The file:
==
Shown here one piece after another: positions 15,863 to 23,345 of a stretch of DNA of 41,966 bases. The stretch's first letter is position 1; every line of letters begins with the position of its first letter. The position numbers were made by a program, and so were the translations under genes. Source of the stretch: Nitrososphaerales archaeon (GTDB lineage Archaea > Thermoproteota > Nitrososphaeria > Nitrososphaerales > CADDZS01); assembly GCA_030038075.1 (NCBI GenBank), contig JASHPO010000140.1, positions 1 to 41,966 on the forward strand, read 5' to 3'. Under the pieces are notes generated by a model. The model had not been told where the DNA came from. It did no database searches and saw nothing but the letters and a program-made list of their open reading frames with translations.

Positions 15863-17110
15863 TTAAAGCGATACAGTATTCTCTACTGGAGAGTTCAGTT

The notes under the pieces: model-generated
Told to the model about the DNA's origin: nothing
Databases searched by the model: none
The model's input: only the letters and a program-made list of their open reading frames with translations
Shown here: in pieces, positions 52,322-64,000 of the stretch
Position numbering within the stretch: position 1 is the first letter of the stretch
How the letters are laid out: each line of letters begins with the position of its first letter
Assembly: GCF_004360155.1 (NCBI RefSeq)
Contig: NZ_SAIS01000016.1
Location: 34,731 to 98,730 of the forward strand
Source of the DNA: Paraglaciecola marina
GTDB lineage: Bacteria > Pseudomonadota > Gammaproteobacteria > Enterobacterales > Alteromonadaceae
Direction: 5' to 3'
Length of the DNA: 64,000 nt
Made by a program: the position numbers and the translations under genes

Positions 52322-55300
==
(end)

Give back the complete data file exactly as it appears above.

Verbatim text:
Shown here one piece after another: positions 15,863 to 23,345 of a stretch of DNA of 41,966 bases. The stretch's first letter is position 1; every line of letters begins with the position of its first letter. The position numbers were made by a program, and so were the translations under genes. Source of the stretch: Nitrososphaerales archaeon (GTDB lineage Archaea > Thermoproteota > Nitrososphaeria > Nitrososphaerales > CADDZS01); assembly GCA_030038075.1 (NCBI GenBank), contig JASHPO010000140.1, positions 1 to 41,966 on the forward strand, read 5' to 3'. Under the pieces are notes generated by a model. The model had not been told where the DNA came from. It did no database searches and saw nothing but the letters and a program-made list of their open reading frames with translations.

Positions 15863-17110
15863 TTAAAGCGATACAGTATTCTCTACTGGAGAGTTCAGTT

The notes under the pieces: model-generated
Told to the model about the DNA's origin: nothing
Databases searched by the model: none
The model's input: only the letters and a program-made list of their open reading frames with translations
Shown here: in pieces, positions 52,322-64,000 of the stretch
Position numbering within the stretch: position 1 is the first letter of the stretch
How the letters are laid out: each line of letters begins with the position of its first letter
Assembly: GCF_004360155.1 (NCBI RefSeq)
Contig: NZ_SAIS01000016.1
Location: 34,731 to 98,730 of the forward strand
Source of the DNA: Paraglaciecola marina
GTDB lineage: Bacteria > Pseudomonadota > Gammaproteobacteria > Enterobacterales > Alteromonadaceae
Direction: 5' to 3'
Length of the DNA: 64,000 nt
Made by a program: the position numbers and the translations under genes

Positions 52322-55300